The hippocampus receives an extensive cholinergic input from the medial septal nucleus that ramifies throughout all layers and plays a pivotal modulatory role in cognitive function. Although the pharmacological effects of exogenous application of cholinergic agonists have been extensively studied in hippocampal neurons, much less is known about the effects of synaptically released acetylcholine (ACh). In this respect, most studies have focused on the cholinergic afferent input to pyramidal neurons that produces a characteristically slow depolarizing synaptic response mediated by activation of muscarinic ACh receptors (mAChRs). Here we report that cholinergic afferent stimulation also elicits atropine-sensitive synaptic potentials in hippocampal CA1 interneurons but, in contrast to synaptic responses in pyramidal neurons, these are highly diverse in waveform, although can still be classified into five distinct subtypes. The most common response type (i) 64% of cells) consisted of a slow sustained membrane potential depolarization. The other 36% of responses could be subdivided into responses comprising of (ii) a biphasic membrane potential change in which an initial slow hyperpolarization subsequently transforms into a slow depolarization (20%), (iii) a pure, slow hyperpolarization (13%), and (iv) an oscillatory response persisting for several seconds (2%). Interestingly, there were also interneurons totally insensitive to both synaptic and pharmacological cholinergic challenge. Morphological investigation of recorded cells revealed no obvious correlation between responsiveness to cholinergic afferent stimulation and dendritic and axonal arborization. The current study suggests that synaptic release of ACh results in a complex and differential mAChR-mediated modulation of cellular excitability within the hippocampal interneuron population.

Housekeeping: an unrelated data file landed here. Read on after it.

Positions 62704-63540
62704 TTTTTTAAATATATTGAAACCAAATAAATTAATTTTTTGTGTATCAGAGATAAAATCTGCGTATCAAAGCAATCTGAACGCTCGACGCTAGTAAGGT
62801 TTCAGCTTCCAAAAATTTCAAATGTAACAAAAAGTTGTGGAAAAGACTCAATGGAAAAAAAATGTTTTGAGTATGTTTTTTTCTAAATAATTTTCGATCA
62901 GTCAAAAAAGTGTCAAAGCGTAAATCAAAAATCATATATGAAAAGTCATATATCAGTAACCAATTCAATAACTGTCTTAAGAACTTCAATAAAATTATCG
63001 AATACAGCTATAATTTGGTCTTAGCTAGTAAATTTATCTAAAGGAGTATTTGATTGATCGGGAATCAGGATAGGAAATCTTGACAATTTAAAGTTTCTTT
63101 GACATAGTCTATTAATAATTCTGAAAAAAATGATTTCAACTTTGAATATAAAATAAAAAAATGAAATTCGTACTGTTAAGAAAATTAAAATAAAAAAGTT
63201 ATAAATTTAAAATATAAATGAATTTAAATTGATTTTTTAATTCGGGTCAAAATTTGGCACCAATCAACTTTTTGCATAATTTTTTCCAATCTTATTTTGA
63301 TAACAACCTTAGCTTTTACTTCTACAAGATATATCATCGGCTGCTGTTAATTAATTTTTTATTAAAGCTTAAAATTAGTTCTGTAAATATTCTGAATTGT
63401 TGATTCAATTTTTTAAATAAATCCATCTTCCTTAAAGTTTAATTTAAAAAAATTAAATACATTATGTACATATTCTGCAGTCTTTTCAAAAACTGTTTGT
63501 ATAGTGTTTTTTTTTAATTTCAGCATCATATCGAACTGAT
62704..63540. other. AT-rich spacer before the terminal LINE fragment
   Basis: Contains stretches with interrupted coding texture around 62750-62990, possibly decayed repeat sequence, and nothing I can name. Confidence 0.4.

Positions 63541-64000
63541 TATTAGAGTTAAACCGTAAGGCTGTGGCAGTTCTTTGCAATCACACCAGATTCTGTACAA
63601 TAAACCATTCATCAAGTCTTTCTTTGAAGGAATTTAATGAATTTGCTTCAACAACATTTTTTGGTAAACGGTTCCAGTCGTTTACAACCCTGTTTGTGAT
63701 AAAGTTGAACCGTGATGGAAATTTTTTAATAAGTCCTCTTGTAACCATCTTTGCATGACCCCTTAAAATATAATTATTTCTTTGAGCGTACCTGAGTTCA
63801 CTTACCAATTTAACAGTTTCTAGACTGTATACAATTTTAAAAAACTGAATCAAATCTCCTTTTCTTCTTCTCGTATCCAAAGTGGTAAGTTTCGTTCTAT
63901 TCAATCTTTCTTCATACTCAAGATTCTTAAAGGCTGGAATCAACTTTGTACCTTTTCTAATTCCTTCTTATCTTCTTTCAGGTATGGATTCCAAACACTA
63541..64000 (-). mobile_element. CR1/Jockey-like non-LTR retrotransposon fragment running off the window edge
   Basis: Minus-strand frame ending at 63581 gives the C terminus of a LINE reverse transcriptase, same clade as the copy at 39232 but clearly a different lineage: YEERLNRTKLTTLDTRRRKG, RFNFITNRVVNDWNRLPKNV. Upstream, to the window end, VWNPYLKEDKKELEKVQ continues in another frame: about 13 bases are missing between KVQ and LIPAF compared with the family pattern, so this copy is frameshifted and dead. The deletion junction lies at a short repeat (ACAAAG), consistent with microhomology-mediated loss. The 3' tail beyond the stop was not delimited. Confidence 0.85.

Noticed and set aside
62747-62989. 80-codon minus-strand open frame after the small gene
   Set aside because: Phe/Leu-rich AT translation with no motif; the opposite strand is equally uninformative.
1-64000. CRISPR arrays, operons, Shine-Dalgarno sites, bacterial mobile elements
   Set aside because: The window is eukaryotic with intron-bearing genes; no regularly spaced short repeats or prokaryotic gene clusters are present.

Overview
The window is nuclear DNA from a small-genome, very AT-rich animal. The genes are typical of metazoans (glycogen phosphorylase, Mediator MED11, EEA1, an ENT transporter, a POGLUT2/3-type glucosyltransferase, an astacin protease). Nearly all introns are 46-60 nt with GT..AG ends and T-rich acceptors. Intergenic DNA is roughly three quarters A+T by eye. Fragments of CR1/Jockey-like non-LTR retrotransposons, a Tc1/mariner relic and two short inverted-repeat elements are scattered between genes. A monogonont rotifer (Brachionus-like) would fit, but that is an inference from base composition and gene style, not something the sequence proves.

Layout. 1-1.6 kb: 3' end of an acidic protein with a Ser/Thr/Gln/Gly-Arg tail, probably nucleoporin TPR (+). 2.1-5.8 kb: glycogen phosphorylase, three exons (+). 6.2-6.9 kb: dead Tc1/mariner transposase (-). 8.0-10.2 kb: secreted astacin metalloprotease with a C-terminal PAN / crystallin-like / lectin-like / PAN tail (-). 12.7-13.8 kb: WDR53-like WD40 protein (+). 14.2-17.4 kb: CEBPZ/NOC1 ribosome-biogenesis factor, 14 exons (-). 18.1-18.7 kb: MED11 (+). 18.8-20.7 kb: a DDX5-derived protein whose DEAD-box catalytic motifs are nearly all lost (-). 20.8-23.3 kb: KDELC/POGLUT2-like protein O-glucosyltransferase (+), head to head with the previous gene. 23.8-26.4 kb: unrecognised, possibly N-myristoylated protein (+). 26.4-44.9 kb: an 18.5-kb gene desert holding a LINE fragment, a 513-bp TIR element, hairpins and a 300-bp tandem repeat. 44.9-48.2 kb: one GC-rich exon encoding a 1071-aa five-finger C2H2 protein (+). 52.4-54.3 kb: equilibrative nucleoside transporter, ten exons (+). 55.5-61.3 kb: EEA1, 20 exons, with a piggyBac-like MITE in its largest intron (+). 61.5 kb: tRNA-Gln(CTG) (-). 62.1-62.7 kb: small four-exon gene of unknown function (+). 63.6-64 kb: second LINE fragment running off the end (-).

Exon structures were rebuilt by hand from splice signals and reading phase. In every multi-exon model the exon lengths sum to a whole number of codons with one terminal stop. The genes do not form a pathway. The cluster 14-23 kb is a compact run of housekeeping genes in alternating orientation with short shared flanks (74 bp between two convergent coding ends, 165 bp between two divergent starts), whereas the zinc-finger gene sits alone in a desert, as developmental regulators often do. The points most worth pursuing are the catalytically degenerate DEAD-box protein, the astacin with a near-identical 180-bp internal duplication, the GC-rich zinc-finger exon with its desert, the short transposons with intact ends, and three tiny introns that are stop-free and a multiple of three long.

|Publication status||Published - 1 Jun 2006|
- acetylcholine (ACh)